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February 13, 2013 at 11:08 AM
Where can humans find those ‘dog-found truffles’?
Did you catch Hal Bernton’s story in the Sunday Times on ‘dog-found truffles,’ learning how harvesters like Alana McGee use trained canines to sniff out the ripest, premium fungi? Here’s a little bit more about where you might find them for your own fragrant dinner:
While McGee has several outlets in B.C., in our area she supplies The Cheesemonger’s Table in Edmonds. “We just gave him a bunch of whites yesterday to see if anybody might want some for Valentine’s Day,” she said Wednesday morning as she headed out with her dog on a hunt for black truffles to supplement them. The truffles retail at $40 per ounce, said Cheesemonger’s owner Strom Peterson.
“Even if I didn’t sell them, I’d probably get some just for my own decadent truffle butter,” he said.
Look for the truffles soon at La Buona Tavola at Pike Place Market, McGee said, but they’re not there yet. She also sells to a Port Angeles-based wild foods distributor who supplies various Seattle restaurants in season. The folks at Seattle-based Marx Foods say most of their black Oregon truffles are dog-found, and they’re currently selling online at $139 for four ounces.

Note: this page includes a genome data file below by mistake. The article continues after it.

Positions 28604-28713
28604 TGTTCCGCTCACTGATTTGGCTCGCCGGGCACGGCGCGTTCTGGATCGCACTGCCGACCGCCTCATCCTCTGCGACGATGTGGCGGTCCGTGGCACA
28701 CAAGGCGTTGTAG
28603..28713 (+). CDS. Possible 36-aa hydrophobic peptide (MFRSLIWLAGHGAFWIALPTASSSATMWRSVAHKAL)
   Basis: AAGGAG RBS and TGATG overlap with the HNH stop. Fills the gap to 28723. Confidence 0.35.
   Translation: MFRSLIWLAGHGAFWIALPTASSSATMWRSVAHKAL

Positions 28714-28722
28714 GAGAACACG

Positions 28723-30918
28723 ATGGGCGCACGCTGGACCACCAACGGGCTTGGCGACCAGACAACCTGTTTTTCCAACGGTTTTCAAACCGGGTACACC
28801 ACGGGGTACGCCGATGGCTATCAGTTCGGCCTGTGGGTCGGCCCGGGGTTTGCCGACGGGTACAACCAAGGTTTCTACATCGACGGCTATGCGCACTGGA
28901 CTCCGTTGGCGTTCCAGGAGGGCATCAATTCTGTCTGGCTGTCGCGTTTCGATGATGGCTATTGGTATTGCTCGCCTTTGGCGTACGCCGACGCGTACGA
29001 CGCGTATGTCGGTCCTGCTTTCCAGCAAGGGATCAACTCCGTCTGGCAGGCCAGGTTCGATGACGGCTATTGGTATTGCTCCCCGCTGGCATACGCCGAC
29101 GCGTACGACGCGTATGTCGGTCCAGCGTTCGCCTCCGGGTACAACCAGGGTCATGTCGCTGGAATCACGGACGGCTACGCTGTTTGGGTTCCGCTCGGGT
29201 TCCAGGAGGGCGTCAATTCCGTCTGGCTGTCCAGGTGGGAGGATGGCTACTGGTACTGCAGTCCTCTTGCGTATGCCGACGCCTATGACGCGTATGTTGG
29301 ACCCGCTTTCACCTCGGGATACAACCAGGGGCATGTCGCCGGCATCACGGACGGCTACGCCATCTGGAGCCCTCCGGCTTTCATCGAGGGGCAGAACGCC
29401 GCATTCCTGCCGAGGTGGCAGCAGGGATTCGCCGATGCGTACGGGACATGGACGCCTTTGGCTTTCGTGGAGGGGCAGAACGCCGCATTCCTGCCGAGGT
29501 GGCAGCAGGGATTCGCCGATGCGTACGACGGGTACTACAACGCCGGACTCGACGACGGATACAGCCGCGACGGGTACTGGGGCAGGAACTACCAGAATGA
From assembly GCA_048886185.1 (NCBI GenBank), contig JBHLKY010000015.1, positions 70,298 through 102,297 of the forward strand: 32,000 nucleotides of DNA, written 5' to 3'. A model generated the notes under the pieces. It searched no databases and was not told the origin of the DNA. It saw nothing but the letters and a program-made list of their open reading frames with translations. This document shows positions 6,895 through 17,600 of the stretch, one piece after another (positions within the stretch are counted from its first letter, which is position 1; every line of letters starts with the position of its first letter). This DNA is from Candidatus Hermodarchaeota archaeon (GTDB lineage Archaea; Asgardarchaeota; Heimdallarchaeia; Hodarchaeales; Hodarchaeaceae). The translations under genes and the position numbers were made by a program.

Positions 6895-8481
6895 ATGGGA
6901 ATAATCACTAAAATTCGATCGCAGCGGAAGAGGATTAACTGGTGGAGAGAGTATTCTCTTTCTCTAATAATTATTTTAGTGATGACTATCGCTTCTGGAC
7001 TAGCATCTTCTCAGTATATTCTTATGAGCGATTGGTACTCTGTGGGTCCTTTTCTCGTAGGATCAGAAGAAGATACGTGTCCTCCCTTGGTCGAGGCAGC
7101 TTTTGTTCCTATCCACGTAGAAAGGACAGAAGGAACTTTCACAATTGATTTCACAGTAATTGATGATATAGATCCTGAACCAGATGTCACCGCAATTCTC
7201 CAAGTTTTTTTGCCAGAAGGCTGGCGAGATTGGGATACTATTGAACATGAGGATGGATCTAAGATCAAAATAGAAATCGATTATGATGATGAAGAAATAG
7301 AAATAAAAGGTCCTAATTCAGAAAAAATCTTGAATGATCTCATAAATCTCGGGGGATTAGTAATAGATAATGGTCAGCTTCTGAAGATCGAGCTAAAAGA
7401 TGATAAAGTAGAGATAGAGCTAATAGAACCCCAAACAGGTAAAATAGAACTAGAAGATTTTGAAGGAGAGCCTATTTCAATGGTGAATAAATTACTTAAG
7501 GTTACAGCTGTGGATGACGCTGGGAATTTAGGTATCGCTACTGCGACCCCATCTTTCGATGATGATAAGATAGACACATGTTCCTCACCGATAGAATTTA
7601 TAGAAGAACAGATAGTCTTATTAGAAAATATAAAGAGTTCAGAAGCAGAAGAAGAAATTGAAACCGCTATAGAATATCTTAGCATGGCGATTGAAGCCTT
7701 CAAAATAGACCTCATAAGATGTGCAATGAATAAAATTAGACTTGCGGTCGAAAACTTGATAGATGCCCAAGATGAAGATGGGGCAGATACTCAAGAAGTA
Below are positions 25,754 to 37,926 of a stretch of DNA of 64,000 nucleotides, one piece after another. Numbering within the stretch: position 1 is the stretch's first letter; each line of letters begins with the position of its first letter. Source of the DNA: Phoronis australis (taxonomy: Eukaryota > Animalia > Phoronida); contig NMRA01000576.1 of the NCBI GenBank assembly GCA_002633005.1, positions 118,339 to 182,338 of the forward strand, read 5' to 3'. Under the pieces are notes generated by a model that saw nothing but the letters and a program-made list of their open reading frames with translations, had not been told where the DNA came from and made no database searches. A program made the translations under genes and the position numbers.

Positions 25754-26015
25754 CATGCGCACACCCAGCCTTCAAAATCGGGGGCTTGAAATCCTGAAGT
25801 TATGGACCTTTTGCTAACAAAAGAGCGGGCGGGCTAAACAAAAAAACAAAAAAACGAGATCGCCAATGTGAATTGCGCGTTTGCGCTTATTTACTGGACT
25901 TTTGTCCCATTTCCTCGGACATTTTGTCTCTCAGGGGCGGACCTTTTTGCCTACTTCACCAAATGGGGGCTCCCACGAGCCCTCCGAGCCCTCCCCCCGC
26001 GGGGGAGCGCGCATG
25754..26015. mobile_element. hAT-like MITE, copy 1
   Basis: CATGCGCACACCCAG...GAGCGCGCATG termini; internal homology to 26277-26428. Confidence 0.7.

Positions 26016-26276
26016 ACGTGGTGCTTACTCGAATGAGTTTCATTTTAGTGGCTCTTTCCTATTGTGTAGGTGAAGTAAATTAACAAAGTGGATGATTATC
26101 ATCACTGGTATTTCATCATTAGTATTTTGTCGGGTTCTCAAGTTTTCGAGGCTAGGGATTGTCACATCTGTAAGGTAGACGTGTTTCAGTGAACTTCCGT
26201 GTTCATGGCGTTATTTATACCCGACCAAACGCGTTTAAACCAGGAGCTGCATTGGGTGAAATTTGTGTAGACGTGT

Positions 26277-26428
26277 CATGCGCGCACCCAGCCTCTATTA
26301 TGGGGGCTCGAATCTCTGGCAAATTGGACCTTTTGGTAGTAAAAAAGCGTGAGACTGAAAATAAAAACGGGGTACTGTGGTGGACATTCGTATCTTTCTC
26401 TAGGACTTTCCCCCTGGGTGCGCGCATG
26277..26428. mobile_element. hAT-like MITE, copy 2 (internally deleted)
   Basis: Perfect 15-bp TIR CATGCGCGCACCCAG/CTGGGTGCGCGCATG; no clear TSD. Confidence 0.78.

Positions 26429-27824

If you go for a high-end splurge, The Herbfarm in Woodinville sources McGee’s truffles, where they were recently featured in a “Menu for Truffle Treasure” in preparations like a Celery Root-White Truffle Tart with Apple & Shiso and a black truffle ice cream. Herbfarm co-owner Ron Zimmerman said in an email that that the ‘dog-found’ truffles are optimal because the dogs, unlike the human rakers, only search out ripe specimens.
“Part of the problem with our native truffles in the “early days” (’90s and ’00s) was that many if not most of the truffles were not harvested at optimal ripeness. Since the truffle creates aromas that mimic mammalian pheromones, ingested, and have its spores spread, that great aroma is only in the ripe truffle.
“By the way, here in the Northwest, voles and flying squirrels are the historic transporters of truffle spores. They love to hunt them. Indeed, I can tell that I have truffles in my back yard by the vole scratchings around the base of the Douglas fir,” he wrote. (Most of the original knowledge about Northwestern truffles, he notes, came from Eugene, Ore., home of the North American Truffling Society.)
Not sure if you’d like the taste of true truffles? Here’s how McGee describes them: Black ones tend to be fruitier, while white truffles are earthier. But the overtones depend on where she and the dogs find them, with some patches of black truffles tasting of mango and pineapple and others more of vanilla; some whites with a garlicky tone and natural umami.
“We’re finding it’s an issue of terroir, much like you would find with grape varietals.” Do dogs have a nose for those too?
Photo of Alana McGee and her truffle-hunting dog by Bettina Hansen/The Seattle Times
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